Comparative Studies on Patient Safety Culture to Strengthen Health Systems Among Southeast Asian Countries

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diringkas oleh Dini Handayani, anggota KNKP

Kang, Sunjoo; Ho, Trang T. T. T.; Lee, Nam-Ju
January, 12th 2021.
Switzerland: Frontiers in Public Health. ISBN: 2296-2565

Without a doubt, patient safety is a very important part of the healthcare system around the world. The publication of “To Err is Human” by IOM was the starting point of safety culture promotion in this modern era. It has shaped the study of patient safety to the next level with various kind of models and frameworks to evaluate the barriers of patient safety among health professionals. However, most of the studies comes from developed countries which taken the patient safety more seriously compared to low- and middle-income countries. One study from Kang, Ho, and Lee (2021) bring an interesting perspective of safety culture from developing country in Southeast Asia. They synthesized the information from several Southeast Asia countries including Indonesia, Thailand, Malaysia, Vietnam, Singapore, and Philippines.

After reviewing 21 articles, they found that several factors become a positive dimension of patient safety culture in these countries including supervisor/manager expectation and action, organizational learning and continuous improvement, teamwork within units, teamwork climate, and working condition. While the negative dimension consisted of handoffs and transitions, non-punitive responses to an error, patient safety reporting, and staffing. Also, as we have expected and other studies found, the overall prevalence of patient safety culture ranged from low to moderate. They also found 2 main factors that affecting patient safety culture: systematic and human factor.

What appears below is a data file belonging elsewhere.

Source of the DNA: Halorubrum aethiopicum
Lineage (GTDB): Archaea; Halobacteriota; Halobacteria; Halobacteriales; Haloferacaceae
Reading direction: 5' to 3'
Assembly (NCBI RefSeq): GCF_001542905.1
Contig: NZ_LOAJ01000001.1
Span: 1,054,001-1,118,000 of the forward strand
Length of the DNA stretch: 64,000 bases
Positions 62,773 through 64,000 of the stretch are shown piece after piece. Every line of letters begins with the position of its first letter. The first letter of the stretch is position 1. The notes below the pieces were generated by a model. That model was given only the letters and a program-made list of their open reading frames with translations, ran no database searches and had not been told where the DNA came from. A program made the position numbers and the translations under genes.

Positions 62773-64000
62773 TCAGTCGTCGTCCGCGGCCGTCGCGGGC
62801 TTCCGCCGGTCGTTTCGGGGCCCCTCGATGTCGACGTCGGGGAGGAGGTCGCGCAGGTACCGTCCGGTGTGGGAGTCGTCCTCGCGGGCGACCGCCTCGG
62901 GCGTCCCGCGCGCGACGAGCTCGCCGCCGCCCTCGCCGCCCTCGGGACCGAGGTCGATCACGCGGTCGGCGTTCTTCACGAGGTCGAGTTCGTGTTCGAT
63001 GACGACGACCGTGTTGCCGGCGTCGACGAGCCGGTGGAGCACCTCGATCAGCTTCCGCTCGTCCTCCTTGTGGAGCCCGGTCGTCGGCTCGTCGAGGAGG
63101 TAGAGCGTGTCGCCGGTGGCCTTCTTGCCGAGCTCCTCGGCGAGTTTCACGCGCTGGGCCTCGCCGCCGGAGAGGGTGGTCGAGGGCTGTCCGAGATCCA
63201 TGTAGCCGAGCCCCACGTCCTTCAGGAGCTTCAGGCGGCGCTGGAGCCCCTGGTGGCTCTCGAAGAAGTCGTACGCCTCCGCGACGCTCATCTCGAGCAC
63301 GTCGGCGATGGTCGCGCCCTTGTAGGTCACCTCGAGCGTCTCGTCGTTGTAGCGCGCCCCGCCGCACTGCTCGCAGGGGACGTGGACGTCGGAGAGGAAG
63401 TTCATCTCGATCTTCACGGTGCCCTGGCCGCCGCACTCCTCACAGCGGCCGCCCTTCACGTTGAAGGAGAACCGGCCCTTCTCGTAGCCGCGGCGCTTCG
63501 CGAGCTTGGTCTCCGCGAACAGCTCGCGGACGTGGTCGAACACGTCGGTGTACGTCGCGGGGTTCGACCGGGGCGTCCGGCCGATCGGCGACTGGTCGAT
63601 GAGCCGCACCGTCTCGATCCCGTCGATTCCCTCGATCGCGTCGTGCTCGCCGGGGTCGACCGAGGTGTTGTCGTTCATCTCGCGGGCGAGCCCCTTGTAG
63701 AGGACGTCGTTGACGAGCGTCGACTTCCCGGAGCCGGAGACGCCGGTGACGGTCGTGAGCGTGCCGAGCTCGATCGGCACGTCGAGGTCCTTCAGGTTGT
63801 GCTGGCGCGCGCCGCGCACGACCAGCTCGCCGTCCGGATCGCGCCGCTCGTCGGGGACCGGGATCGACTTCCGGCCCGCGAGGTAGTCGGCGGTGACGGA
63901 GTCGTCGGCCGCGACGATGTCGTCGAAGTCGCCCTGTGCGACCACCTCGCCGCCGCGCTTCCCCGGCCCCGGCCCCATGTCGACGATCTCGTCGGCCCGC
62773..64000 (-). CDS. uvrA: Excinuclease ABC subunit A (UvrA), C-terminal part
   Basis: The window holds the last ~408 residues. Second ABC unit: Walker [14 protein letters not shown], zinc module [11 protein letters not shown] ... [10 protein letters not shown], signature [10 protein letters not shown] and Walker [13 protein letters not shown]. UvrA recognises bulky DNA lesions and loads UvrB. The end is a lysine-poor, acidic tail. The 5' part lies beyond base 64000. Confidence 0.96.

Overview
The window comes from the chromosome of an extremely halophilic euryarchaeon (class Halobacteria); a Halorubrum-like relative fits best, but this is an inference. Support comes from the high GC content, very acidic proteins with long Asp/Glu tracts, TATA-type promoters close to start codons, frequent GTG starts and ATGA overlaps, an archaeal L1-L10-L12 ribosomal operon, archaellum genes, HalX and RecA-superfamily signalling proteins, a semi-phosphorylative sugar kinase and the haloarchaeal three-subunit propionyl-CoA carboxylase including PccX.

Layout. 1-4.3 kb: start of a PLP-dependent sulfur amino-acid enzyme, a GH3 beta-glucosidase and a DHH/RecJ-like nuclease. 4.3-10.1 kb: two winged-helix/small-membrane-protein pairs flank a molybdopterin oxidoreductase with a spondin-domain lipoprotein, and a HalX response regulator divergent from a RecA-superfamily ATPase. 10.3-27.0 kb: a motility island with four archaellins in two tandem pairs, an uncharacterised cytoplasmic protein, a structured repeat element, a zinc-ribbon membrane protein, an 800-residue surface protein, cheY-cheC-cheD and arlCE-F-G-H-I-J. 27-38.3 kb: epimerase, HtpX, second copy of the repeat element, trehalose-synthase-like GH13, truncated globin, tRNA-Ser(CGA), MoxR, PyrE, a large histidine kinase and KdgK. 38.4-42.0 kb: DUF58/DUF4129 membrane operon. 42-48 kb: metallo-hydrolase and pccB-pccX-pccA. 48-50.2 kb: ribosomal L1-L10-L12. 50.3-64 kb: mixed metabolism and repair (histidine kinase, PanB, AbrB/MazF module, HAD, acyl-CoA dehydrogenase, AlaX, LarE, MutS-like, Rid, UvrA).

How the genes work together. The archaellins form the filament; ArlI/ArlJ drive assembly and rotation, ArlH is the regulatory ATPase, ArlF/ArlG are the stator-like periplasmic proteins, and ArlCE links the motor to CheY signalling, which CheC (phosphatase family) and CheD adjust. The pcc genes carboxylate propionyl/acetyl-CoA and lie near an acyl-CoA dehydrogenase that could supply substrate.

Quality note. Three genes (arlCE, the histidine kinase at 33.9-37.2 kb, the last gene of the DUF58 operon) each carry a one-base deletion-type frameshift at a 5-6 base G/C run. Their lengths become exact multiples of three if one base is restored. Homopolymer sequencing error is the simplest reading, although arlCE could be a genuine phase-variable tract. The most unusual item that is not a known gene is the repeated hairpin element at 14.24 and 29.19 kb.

While the study only focused on positive and negative dimension, another study in the same region have revealed several issues that hindered the patient safety culture. Those were the high risk of infection in healthcare facilities, medication error, the quality and provision of maternal and perinatal care, and the quality of healthcare provision overall (Harrison, Cohen, & Walton, 2015). The 2 main factors that found by the authors also confirm by other researchers. The systemic factors including organization and management, work environment, care delivery, handoff of information, responsibility, and accountability (Lee, Phan, Dorman, Weaver, & Pronovost, 2016). While human factors depend on the health professional characteristic including age, position, total years of experiences, etc. (Kang et al., 2021).

Despite the important of both factors, human factors seem to get more attention in patient safety culture compared to systemic factors. Singer and Vogus (2013) stated that systemic intervention is essential in reducing errors. Previous critical review also in line with this statement which argue that to solve the patient safety problems we need to move from concentration of error (human factors) to more comprehensive examination of the connection between system levels (systemic factors) (Waterson, 2009).

Nevertheless, to achieve the ultimate goal of maintaining patient safety culture, improvement in the system level must take into account the human factors. This has to be done to ensure the system approach is in line with the human approach who will run the system. More study from developing countries should be done to understand the underlying factors and what can be done to maintain the patient safety culture. Also, lesson learn from developed countries can give a valuable input in designing the system with consideration of local value and preference.